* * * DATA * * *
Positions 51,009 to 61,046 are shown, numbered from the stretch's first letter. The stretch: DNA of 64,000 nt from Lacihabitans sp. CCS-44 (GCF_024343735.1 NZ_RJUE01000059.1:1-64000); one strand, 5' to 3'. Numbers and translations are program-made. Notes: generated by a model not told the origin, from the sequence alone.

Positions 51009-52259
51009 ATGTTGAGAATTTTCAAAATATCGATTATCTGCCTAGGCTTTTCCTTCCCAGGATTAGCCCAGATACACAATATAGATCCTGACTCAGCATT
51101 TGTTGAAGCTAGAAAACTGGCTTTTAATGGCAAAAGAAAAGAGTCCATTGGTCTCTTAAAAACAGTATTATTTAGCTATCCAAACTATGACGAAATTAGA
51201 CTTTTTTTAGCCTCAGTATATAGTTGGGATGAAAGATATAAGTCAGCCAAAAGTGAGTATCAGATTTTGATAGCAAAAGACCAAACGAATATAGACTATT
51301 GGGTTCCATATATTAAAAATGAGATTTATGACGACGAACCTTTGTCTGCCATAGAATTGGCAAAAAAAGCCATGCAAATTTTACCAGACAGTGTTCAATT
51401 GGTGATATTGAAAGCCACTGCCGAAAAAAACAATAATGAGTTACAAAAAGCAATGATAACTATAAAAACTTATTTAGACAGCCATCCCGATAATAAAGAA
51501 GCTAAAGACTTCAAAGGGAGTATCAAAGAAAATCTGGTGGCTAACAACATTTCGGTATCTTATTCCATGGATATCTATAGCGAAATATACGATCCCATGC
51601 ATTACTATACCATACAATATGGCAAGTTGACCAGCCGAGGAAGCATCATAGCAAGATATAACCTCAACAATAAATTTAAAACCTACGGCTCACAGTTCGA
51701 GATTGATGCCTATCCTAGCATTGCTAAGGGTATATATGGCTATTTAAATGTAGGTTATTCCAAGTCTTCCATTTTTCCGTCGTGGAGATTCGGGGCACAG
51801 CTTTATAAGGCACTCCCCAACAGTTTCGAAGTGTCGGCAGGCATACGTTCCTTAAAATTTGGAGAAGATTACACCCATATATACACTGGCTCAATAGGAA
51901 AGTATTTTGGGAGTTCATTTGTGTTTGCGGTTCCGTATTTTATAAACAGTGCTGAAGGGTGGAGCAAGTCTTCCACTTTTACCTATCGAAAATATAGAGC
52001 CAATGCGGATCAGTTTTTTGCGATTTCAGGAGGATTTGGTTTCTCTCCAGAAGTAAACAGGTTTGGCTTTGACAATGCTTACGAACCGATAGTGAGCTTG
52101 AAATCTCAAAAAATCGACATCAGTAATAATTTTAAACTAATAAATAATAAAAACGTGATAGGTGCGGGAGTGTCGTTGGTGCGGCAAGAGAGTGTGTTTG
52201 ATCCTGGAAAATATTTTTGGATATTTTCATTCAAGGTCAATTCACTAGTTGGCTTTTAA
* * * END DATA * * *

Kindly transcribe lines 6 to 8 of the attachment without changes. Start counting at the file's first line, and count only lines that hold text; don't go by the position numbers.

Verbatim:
51301 GGGTTCCATATATTAAAAATGAGATTTATGACGACGAACCTTTGTCTGCCATAGAATTGGCAAAAAAAGCCATGCAAATTTTACCAGACAGTGTTCAATT
51401 GGTGATATTGAAAGCCACTGCCGAAAAAAACAATAATGAGTTACAAAAAGCAATGATAACTATAAAAACTTATTTAGACAGCCATCCCGATAATAAAGAA
51501 GCTAAAGACTTCAAAGGGAGTATCAAAGAAAATCTGGTGGCTAACAACATTTCGGTATCTTATTCCATGGATATCTATAGCGAAATATACGATCCCATGC